Diabetes is a biological disorder in which a person's blood sugar (glucose) levels aren't been regulated as they should be. Glucose is our bodies' main energy source, and our brain and nervous system rely completely on glucose to function. Our bodies' natural blood sugar regulator is the pancreas, which carries out the task by producing insulin which ushers glucose into the needed parts of the body, such as the brain, muscles, and other organs. In the three different kinds of diabetes, this task isn't being carried out properly, and we'll examine each kind of diabetes, explain why this is so, and also expose the risks each form of diabetes presents. Type 1 Diabetes Type 1 Diabetes used to be known as 'Juvenile Diabetes' because of its tendency to strike a person in their childhood up to their early adulthood.
It is also sometimes known as 'Insulin Dependant Diabetes', as a person with this condition is reliant upon insulin injections to survive. It is the most serious form of diabetes and the least common. The cause for Type 1 Diabetes is usually pancreatic failure due to what is known as an 'autoimmune' malfunction. Autoimmunity is where our immune system mistakenly attacks healthy cells or tissues within the body much in the same way as it would a viral infection. Although the exact reasons for this malfunction aren't known, it does occur. In the case of Type 1 Diabetes, it is the insulin producing pancreatic cells which have incurred the wrath of the immune system, which attack until the pancreas is left permanently damaged, and incapable of producing any insulin, or hardly any insulin.
As a person with Type 1 Diabetes doesn't produce any insulin, their quota of insulin they inject is absolute. In other words, should their blood sugar levels rise, their pancreas is absolutely incapable of making any insulin to compensate for the shortfall. This can mean a person can find themselves becoming hyperglycaemic in a very short space of time. Hyperglycaemia is an excess of blood sugar, and the immediate symptoms can be increased thirst, hunger and tiredness as well as increased urination, blurred vision, nausea and possibly even vomiting. Other symptoms of hyperglycaemia which can develop are irritation of the genitals and yeast infections. Another risk for those who have Type 1 Diabetes is the possibility of becoming the opposite of hyperglycaemic, which is hypoglycaemic.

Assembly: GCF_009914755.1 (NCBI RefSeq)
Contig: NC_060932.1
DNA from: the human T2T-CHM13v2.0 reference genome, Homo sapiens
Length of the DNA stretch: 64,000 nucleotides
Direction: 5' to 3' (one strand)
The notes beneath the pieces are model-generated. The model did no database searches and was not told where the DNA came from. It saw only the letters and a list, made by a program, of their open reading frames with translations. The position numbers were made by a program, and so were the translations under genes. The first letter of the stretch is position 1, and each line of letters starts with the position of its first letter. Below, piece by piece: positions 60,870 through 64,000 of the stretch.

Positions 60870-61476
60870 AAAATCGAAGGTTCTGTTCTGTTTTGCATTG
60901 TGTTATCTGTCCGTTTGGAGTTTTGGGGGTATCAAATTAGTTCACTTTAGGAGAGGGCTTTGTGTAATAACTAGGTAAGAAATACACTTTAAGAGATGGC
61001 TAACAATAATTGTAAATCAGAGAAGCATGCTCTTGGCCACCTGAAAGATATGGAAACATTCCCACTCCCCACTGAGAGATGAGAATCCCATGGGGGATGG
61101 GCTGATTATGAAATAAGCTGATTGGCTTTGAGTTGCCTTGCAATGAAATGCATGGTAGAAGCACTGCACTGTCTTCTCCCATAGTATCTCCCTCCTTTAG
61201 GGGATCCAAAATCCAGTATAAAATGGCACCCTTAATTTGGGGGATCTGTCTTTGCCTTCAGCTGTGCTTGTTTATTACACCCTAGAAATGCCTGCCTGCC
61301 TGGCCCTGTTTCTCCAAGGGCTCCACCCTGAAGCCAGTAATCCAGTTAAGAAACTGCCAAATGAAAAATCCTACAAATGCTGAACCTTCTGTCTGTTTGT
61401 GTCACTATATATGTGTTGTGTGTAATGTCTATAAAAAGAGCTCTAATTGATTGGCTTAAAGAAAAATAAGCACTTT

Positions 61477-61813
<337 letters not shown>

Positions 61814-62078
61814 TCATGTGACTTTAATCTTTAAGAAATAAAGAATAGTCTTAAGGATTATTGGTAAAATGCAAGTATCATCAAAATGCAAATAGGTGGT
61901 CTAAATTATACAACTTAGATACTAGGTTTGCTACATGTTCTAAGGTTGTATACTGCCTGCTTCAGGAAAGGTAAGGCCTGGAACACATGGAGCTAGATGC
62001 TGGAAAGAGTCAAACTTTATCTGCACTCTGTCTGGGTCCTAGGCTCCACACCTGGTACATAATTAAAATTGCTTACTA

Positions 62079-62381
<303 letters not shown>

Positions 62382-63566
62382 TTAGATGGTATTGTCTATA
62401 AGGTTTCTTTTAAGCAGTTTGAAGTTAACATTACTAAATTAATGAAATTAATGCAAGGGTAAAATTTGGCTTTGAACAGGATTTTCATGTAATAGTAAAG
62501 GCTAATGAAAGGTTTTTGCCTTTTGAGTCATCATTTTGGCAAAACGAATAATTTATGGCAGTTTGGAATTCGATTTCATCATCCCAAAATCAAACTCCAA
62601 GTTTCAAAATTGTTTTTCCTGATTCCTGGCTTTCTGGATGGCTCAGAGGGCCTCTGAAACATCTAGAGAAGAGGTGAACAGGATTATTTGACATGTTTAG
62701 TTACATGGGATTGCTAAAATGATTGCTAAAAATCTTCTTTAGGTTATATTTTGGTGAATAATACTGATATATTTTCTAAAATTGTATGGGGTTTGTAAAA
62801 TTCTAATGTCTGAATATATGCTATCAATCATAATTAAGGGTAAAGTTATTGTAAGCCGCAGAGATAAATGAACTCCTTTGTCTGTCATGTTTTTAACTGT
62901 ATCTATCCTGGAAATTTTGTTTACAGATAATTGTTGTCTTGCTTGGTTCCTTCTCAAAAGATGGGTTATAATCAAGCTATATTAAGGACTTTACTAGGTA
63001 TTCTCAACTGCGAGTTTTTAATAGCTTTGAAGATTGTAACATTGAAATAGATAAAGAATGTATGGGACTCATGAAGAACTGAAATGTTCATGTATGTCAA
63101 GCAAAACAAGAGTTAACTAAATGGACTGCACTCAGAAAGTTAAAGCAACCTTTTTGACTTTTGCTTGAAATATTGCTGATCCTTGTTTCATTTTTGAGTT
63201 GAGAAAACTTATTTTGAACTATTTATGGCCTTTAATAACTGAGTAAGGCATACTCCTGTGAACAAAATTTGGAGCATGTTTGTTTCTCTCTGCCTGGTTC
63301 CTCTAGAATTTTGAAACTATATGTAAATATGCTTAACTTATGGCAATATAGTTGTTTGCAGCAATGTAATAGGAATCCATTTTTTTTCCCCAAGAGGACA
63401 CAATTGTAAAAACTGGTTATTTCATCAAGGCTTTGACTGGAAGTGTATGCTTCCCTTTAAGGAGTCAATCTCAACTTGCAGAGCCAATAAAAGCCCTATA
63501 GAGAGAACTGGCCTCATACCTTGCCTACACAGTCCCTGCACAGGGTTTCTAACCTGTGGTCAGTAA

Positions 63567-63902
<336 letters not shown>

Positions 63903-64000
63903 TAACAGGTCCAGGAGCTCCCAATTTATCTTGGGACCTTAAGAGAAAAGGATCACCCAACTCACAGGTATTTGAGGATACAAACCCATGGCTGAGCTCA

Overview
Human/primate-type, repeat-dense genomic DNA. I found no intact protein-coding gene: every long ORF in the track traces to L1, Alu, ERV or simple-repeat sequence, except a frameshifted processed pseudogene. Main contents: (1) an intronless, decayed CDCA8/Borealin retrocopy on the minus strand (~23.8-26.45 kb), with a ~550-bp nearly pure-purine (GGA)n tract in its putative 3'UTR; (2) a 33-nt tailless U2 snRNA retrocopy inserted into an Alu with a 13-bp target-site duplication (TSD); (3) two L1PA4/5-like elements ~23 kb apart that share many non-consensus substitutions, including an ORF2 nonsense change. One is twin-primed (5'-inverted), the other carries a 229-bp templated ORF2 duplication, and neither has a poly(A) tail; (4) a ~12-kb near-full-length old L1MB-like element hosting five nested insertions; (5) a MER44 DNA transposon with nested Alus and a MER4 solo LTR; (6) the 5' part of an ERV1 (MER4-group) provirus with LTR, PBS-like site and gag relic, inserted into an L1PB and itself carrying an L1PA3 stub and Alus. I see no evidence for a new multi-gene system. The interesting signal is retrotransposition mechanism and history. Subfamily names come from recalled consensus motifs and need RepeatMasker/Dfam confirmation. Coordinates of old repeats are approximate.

This is where there is a shortage of blood sugar, and the symptoms can be tiredness, confusion, dizziness, anxiety, and fever-like symptoms. Hyperglycaemia takes hold very quickly, and if the blood sugar isn't raised quickly, a person can end up unconscious, in a coma or even die in a very short space of time. To counter these two extremes, a person with Type 1 Diabetes is usually advised to carry with them an emergency kit containing insulin injections and glucose injections or another ready-supply of glucose such as Lucozade energy sweets, which upon consumption raise blood sugar levels within minutes. Type 2 Diabetes Type 2 Diabetes used to be known as 'Adult Onset Diabetes', as when the term was given, it was thought only adults developed this form of diabetes.
This has proven to be false as a soaring number of children throughout the world now develop this type of diabetes each year. Modern day living where too much bad food is consumed, not enough exercise is taken and childhood obesity is largely to blame for this. The prime cause for Type 2 Diabetes isn't the failure of the pancreas, but more due to obesity and poor diets and unhealthy lifestyles.
When a person overloads their body with sugar, as many obese people have done for years, this means persistent blood sugar levels, and the insulin and pancreas can struggle to deal with the sugar. The insulin ushers the sugar into the muscles, but the muscles don't burn the glucose off because no exercise is taken. The result is an accumulation of blood sugar for prolonged periods of time.
This can lead to a condition called 'Insulin Resistance', which is the prime cause of Type 2 Diabetes. When a person becomes insulin resistant, their muscles and other would-be outlets for the glucose begin to resist entry to the insulin, therefore the glucose isn't delivered. This, over a period of time, results in a person experiencing symptoms of hyperglycaemia.
A person with Type 2 Diabetes usually doesn't have to take medication, but is advised to take more exercise and stick to a healthy diet to help to keep their blood sugar levels under control. Most people who adhere to this advice can live their lives normally without medication or symptoms affecting them. In some cases of Type 2 Diabetes, a medication may be prescribed. Gestational Diabetes Gestational Diabetes is a temporary form of diabetes which affects roughly 2-3% of women during pregnancy, and usually alleviates soon after.
This can be an extremely tricky form of diabetes to spot, as many symptoms are inline with those of a regular pregnancy, such as tiredness, blurred vision, increased appetite and thirst and increased urination. It is, however, a very serious form of diabetes which if not picked up on can have severely damaging effects upon your baby, which may leave the baby with stillborn or dead soon after birth. This is a terrible consequence to pay for any person, so vigilance is imperative.
If in doubt, you must consult you G.P. as soon as possible so you can seek advice and get any necessary medication. Gestational diabetes may also leave a child and mother with higher risk of developing Type 2 Diabetes further down the line, as well as a heightened risk of been an obese adult for the child.
Detailed information about diabetes symptoms is available at http://www.diabetes-symptoms.org.uk